Brian W. Davidson

sharing things I enjoy

I work at the James P. Boyce Centennial Library, and the staff there are putting together a suggested summer reading list for students. Here are the books related to biblical studies I suggested, in no particular order:

  • The Dead Sea Scrolls: A Biography, by John J. Collins — This is a fantastically written, carefully reasoned, concise introduction to the Dead Sea Scrolls and the impact they have made upon the world of biblical studies and beyond.
  • The New Oxford Annotated Apocrypha, ed. Michael D. Coogan — A handy, affordable edition of the apocrypha with notes at the bottom of the pages. This is a perfect summer read to help fill out one’s understanding of the NT world.
  • I Dare You Not to Bore Me with the Bible, by Michael S. Heiser (digital book via Logos) — The book consists of a series of blog-post-sized articles that explain the meaning and significance of many of the “weird” passages in the Bible — fun little book.
  • Several Short Sentences about Writing, by Verlyn Klinkenborg — This book will change the way you think about academic writing. Highly recommended!
  • The Complete Dead Sea Scrolls in English (7th ed., Penguin Classics), by Geza Vermes — A classic translation of all the non-biblical Dead Sea Scrolls. Reading it from cover to cover would provide much insight into the conceptual world in which the NT authors wrote.
  • The Jewish Teachers of Jesus, James, and Jude: What Earliest Christianity Learned from the Apocrypha and Pseudepigrapha, by David deSilva — DeSilva writes as an evangelical with expertise in Second Temple literature, especially the way in which these writings relate to the New Testament.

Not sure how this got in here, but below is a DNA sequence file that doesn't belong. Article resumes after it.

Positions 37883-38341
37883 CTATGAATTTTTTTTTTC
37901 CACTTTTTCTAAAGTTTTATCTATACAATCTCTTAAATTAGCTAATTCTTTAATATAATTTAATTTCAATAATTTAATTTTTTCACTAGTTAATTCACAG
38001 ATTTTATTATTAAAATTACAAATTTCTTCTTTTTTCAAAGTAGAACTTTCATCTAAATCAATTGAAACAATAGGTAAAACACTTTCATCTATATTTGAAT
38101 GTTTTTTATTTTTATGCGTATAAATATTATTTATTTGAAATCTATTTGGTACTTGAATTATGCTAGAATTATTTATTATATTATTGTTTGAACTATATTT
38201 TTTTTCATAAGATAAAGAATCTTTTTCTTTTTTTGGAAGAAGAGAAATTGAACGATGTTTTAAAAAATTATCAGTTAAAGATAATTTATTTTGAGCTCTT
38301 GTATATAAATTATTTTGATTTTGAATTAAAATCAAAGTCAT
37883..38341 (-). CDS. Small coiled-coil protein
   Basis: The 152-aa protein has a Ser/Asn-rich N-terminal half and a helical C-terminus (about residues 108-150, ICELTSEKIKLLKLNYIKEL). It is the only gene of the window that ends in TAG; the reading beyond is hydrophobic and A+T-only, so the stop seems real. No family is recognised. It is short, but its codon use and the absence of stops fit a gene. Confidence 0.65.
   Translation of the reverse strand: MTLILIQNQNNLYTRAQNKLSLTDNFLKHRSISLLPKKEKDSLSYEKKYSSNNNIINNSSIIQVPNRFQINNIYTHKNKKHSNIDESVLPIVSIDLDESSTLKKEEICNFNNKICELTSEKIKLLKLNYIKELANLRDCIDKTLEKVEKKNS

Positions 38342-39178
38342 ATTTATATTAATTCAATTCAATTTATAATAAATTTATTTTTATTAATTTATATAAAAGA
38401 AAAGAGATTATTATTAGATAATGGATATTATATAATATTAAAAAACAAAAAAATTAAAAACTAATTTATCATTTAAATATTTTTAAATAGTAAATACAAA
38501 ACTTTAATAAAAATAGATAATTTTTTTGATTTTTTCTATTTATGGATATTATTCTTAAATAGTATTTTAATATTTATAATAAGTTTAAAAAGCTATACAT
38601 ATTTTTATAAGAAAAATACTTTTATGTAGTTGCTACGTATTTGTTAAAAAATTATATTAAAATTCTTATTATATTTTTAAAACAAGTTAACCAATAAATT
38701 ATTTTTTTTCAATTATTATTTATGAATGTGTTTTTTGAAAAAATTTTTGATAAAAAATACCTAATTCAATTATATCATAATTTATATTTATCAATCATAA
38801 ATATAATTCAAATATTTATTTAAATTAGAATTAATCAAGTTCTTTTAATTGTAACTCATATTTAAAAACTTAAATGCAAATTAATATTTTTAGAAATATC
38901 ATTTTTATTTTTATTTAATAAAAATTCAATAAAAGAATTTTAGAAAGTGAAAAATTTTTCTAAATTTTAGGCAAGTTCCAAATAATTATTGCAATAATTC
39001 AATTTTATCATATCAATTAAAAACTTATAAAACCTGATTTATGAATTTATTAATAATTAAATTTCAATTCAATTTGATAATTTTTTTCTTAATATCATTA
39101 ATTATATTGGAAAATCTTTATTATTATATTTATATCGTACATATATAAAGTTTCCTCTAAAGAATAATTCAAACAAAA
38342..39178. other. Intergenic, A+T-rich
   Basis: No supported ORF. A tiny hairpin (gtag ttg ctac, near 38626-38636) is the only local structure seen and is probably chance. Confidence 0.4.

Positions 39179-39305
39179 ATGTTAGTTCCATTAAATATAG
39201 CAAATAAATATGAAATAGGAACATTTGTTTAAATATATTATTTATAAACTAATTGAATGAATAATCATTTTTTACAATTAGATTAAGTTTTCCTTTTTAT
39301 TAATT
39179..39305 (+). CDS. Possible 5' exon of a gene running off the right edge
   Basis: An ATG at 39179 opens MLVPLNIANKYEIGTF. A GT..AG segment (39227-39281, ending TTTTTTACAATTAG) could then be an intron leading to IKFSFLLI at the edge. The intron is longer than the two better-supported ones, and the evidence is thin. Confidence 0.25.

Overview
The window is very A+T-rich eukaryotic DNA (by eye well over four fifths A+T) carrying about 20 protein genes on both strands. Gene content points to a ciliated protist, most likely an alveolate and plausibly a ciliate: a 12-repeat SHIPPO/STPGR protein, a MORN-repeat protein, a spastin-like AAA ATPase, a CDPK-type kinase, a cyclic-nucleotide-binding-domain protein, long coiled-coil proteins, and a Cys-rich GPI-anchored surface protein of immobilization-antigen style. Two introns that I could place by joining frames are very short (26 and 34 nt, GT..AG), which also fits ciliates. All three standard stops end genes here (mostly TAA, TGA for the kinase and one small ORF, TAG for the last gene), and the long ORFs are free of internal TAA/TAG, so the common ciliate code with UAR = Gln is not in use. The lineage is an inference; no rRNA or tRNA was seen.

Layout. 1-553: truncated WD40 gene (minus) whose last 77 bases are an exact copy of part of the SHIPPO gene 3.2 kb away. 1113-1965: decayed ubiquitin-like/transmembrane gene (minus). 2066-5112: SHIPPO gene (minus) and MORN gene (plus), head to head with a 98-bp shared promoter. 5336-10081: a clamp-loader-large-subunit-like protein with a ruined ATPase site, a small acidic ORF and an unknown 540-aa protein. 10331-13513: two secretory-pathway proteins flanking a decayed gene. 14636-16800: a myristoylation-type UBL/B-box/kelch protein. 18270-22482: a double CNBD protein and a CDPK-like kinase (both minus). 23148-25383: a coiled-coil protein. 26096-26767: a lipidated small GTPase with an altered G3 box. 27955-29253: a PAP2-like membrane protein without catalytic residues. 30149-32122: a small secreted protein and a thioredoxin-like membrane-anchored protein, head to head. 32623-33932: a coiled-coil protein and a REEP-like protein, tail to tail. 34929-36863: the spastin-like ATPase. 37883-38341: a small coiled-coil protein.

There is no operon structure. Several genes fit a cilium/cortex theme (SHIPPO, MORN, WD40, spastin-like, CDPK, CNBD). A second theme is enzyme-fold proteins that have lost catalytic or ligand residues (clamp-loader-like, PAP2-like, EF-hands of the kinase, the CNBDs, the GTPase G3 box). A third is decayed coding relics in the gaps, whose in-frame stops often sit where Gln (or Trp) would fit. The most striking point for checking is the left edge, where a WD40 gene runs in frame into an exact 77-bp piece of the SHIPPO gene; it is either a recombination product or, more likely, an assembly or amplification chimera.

• Invitation to the Septuagint, by Karen Jobes and Moisés Silva — This is a great first step into the world of the Greek Old Testament. Jobes and Silva’s introduction to the Septuagint and septuagint studies is genuinely inviting.
  • The Handy Guide to New Testament Greek: Grammar, Syntax, and Diagramming, by Douglas S. Huffman — A helpful resource for quickly looking up paradigms, and it could also serve as a quick review of grammar and syntax for those just finishing up their first year of Greek. I used it with my 9th grade NT Greek class this year, and the students loved it. The book is organized exceptionally well (better than Zondervan’s similar guide).

4 responses to “Recommended Summer Reading”

  1. Nice list! I like the Huffman book, too, and it’s good to hear how well it worked on the ground. The Diagramming section sets it apart from other similar small guides (like Mounce’s). Only complaint is how orange it all is! 🙂

  2. There is a lot of orange, indeed. The glued binding is far less than top shelf, as well. Still worth every penny.

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